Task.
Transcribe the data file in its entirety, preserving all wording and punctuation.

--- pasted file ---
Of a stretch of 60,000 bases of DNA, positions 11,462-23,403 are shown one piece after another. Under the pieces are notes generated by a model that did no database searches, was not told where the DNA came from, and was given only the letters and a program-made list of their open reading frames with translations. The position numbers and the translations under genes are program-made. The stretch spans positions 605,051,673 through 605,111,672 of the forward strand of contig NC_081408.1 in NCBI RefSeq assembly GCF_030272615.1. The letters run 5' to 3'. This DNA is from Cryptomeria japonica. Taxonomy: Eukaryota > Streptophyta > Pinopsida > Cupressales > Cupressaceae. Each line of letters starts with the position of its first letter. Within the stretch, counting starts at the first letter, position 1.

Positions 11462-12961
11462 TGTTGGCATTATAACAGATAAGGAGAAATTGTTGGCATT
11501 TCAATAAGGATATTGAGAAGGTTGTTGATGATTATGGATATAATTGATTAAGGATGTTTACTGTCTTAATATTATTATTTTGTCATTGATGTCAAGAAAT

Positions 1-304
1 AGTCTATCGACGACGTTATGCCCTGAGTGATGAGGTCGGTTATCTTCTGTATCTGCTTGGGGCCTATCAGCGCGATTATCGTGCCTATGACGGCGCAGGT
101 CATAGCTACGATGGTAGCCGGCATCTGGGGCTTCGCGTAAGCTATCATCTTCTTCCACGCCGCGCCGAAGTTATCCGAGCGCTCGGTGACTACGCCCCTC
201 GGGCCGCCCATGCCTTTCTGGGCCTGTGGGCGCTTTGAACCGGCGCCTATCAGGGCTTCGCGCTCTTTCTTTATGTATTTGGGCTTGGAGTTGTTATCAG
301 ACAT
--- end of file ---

Of a stretch of 60,000 bases of DNA, positions 11,462-23,403 are shown one piece after another. Under the pieces are notes generated by a model that did no database searches, was not told where the DNA came from, and was given only the letters and a program-made list of their open reading frames with translations. The position numbers and the translations under genes are program-made. The stretch spans positions 605,051,673 through 605,111,672 of the forward strand of contig NC_081408.1 in NCBI RefSeq assembly GCF_030272615.1. The letters run 5' to 3'. This DNA is from Cryptomeria japonica. Taxonomy: Eukaryota > Streptophyta > Pinopsida > Cupressales > Cupressaceae. Each line of letters starts with the position of its first letter. Within the stretch, counting starts at the first letter, position 1.

Positions 11462-12961
11462 TGTTGGCATTATAACAGATAAGGAGAAATTGTTGGCATT
11501 TCAATAAGGATATTGAGAAGGTTGTTGATGATTATGGATATAATTGATTAAGGATGTTTACTGTCTTAATATTATTATTTTGTCATTGATGTCAAGAAAT

Positions 1-304
1 AGTCTATCGACGACGTTATGCCCTGAGTGATGAGGTCGGTTATCTTCTGTATCTGCTTGGGGCCTATCAGCGCGATTATCGTGCCTATGACGGCGCAGGT
101 CATAGCTACGATGGTAGCCGGCATCTGGGGCTTCGCGTAAGCTATCATCTTCTTCCACGCCGCGCCGAAGTTATCCGAGCGCTCGGTGACTACGCCCCTC
201 GGGCCGCCCATGCCTTTCTGGGCCTGTGGGCGCTTTGAACCGGCGCCTATCAGGGCTTCGCGCTCTTTCTTTATGTATTTGGGCTTGGAGTTGTTATCAG
301 ACAT